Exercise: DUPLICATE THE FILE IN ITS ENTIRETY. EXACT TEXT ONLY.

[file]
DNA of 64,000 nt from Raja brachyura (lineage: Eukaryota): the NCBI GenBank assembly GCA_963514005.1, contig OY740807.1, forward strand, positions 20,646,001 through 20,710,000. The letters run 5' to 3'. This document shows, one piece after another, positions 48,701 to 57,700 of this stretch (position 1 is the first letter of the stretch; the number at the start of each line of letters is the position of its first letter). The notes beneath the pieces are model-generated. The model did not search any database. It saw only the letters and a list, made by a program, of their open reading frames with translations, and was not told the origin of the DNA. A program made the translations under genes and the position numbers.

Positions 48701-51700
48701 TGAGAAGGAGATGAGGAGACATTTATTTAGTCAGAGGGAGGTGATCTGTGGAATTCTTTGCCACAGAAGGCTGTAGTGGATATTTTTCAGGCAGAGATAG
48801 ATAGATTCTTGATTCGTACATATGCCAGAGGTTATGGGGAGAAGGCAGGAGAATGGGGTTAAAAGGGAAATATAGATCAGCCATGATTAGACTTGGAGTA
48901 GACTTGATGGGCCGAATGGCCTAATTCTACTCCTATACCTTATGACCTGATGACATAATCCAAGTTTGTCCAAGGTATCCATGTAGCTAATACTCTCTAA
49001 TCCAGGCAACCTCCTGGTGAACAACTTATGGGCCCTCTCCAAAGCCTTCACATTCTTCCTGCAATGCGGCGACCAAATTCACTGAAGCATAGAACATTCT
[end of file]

DNA of 64,000 nt from Raja brachyura (lineage: Eukaryota): the NCBI GenBank assembly GCA_963514005.1, contig OY740807.1, forward strand, positions 20,646,001 through 20,710,000. The letters run 5' to 3'. This document shows, one piece after another, positions 48,701 to 57,700 of this stretch (position 1 is the first letter of the stretch; the number at the start of each line of letters is the position of its first letter). The notes beneath the pieces are model-generated. The model did not search any database. It saw only the letters and a list, made by a program, of their open reading frames with translations, and was not told the origin of the DNA. A program made the translations under genes and the position numbers.

Positions 48701-51700
48701 TGAGAAGGAGATGAGGAGACATTTATTTAGTCAGAGGGAGGTGATCTGTGGAATTCTTTGCCACAGAAGGCTGTAGTGGATATTTTTCAGGCAGAGATAG
48801 ATAGATTCTTGATTCGTACATATGCCAGAGGTTATGGGGAGAAGGCAGGAGAATGGGGTTAAAAGGGAAATATAGATCAGCCATGATTAGACTTGGAGTA
48901 GACTTGATGGGCCGAATGGCCTAATTCTACTCCTATACCTTATGACCTGATGACATAATCCAAGTTTGTCCAAGGTATCCATGTAGCTAATACTCTCTAA
49001 TCCAGGCAACCTCCTGGTGAACAACTTATGGGCCCTCTCCAAAGCCTTCACATTCTTCCTGCAATGCGGCGACCAAATTCACTGAAGCATAGAACATTCT